Archbishop of Canterbury Justin Welby has underscored the value of continuing ecumenical dialogue at a “passionate theological level” while at the same time having “a closer relationship of action” that addresses the needs of the world in such areas as poverty and social justice.
When Archbishop of Canterbury Justin Welby met with the primate, Archbishop Fred Hiltz, he was “very interested” in the work of the Anglican Church of Canada’s commission on the marriage canon because of the reality that the Church of England will have to wrestle with the issue of same-sex marriage following its legislation in the U.K.
After a 12-hour day of back-to-back engagements, a jet-lagged Justin Welby, the 105th Archbishop of Canterbury, sat down for a 15-minute interview with the Anglican Journal late Tuesday evening, April 8.
Since his enthronement in March 2013 as the 105th Archbishop of Canterbury, Justin Welby has visited 14 churches and provinces of the Anglican Communion. He and his wife, Catherine, are expected to arrive in Toronto this afternoon for a two-day “personal, pastoral visit.”
In a few weeks, the Anglican Church of Canada’s commission on the marriage canon will invite Anglicans in Canada and across the Communion, as well church ecumenical partners, to offer their views about changing the marriage canon (church law) to allow same-sex marriage.
The seventh and final national event of the Truth and Reconciliation Commission of Canada (TRC), which is being held in Edmonton, will focus its conversations on reconciliation. Photo: Erin Green/General Synod Communications The seventh and final national…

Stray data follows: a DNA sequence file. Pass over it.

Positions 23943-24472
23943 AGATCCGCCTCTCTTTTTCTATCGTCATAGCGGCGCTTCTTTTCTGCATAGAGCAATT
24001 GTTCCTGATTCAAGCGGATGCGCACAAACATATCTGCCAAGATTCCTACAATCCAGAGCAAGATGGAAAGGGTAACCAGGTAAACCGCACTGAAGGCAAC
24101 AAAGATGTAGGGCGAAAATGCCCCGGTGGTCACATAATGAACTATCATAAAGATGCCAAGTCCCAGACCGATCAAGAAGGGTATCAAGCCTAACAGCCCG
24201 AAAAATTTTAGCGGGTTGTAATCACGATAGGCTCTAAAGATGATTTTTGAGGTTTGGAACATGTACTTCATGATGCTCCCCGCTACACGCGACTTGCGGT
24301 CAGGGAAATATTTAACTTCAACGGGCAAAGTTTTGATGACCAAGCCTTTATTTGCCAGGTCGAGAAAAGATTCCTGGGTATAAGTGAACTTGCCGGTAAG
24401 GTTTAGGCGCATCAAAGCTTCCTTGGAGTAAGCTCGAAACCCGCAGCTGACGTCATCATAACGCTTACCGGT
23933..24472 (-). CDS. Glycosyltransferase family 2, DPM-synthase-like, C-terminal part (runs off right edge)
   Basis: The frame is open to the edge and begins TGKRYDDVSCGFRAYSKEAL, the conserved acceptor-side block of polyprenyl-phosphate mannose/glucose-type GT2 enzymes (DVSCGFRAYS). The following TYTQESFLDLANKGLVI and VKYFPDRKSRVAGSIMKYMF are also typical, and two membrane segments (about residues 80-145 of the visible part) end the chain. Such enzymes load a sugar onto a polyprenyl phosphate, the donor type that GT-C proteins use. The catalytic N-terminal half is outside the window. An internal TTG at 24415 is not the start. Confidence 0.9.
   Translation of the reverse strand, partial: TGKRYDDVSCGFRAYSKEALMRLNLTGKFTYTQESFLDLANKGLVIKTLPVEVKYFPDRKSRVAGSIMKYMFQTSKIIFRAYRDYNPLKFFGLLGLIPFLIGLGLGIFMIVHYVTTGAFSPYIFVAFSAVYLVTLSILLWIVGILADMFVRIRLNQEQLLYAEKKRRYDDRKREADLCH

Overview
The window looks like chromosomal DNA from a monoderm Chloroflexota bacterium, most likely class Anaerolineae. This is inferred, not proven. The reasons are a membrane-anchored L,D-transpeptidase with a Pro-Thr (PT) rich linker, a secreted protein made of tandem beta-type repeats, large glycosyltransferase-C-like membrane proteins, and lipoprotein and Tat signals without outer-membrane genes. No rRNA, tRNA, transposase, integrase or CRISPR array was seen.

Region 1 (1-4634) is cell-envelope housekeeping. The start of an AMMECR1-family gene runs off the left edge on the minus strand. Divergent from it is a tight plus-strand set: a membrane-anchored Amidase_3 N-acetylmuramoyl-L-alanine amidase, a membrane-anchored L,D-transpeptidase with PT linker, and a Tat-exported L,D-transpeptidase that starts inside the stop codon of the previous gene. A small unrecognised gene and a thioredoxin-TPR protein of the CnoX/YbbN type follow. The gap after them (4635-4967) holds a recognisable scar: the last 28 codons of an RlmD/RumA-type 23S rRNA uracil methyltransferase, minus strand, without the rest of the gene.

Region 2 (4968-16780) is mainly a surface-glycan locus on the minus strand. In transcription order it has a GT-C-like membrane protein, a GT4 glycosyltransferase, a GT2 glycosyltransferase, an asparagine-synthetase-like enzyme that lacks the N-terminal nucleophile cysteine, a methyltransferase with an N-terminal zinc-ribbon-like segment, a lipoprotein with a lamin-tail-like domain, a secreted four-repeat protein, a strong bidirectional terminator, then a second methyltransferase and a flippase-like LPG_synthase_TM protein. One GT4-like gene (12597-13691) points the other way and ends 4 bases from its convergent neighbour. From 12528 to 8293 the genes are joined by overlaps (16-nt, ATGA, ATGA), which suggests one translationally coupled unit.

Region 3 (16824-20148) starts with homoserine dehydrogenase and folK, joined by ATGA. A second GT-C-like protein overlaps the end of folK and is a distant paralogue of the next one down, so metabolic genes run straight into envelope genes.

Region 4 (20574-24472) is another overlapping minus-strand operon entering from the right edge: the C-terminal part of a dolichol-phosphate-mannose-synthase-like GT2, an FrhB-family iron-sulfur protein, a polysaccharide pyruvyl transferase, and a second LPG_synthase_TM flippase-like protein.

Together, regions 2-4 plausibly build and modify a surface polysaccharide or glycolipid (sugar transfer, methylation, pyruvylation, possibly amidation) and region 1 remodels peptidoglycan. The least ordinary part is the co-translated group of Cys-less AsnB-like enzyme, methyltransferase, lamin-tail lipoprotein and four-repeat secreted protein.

For National Indigenous Anglican Bishop Mark MacDonald, participating in the national events of the Truth and Reconciliation Commission of Canada (TRC) has been “a strange mixture of Good Friday and Easter.”
The Anglican Church of Canada has pledged to help break the silence about the plight of missing and murdered aboriginal women, even as it urged its faithful to uphold victims, their families and communities in prayer.
Over time, in so many different places and at different times, Anglican Healing Fund co-ordinator Esther Wesley kept hearing people refer to “apologies, empty apologies” whenever they talked about issues related to the sad legacy of Indian residential schools in Canada.
Archbishop Thabo Makgoba, primate of the Anglican Church of Southern Africa, has invited 20 bishops from the Anglican Communion to join him in a “process of discussion and discernment” about what churches can do in the face of climate change and ecological degradation.